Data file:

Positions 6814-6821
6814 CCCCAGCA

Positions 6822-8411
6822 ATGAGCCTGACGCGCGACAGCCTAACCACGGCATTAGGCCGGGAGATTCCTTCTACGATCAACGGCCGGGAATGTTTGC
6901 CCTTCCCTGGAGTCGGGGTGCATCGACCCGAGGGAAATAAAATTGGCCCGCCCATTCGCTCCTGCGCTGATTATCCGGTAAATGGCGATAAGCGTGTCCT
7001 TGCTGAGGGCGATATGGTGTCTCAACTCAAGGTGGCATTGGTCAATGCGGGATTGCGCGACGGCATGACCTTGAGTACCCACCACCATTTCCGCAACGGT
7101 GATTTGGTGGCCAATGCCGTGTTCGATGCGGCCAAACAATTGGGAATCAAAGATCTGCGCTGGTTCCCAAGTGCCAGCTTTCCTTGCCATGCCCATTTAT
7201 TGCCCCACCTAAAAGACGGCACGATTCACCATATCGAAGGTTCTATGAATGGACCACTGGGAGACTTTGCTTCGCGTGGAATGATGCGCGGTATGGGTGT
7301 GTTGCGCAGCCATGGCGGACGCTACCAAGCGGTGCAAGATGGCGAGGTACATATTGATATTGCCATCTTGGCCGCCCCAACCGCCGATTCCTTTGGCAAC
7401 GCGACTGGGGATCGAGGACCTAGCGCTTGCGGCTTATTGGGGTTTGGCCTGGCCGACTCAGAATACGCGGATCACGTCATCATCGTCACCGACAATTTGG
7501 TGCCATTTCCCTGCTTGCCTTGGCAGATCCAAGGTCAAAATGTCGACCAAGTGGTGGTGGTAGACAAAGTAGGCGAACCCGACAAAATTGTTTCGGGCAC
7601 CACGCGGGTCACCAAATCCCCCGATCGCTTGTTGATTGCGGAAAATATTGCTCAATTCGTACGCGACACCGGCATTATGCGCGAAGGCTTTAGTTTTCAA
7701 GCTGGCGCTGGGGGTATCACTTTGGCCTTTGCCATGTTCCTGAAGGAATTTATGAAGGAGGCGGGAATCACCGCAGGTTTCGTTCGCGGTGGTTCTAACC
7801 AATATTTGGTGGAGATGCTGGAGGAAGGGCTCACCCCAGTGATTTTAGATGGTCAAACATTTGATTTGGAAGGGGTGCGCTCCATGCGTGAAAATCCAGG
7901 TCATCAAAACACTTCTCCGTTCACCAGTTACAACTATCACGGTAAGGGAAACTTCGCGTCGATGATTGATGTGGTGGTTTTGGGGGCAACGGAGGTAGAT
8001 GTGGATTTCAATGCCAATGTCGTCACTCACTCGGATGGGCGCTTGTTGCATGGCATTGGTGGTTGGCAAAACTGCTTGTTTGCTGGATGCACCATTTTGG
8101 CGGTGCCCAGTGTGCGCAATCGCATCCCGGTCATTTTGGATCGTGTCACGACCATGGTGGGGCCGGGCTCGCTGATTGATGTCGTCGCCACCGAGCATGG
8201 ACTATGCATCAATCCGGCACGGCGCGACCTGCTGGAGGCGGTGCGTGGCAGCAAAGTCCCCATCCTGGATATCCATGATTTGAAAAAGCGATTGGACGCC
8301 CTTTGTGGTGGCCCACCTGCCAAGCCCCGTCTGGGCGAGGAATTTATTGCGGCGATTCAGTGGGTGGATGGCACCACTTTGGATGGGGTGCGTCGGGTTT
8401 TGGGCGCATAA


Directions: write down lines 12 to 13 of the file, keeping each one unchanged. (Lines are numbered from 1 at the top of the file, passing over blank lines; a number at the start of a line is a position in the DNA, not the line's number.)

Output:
7601 CACGCGGGTCACCAAATCCCCCGATCGCTTGTTGATTGCGGAAAATATTGCTCAATTCGTACGCGACACCGGCATTATGCGCGAAGGCTTTAGTTTTCAA
7701 GCTGGCGCTGGGGGTATCACTTTGGCCTTTGCCATGTTCCTGAAGGAATTTATGAAGGAGGCGGGAATCACCGCAGGTTTCGTTCGCGGTGGTTCTAACC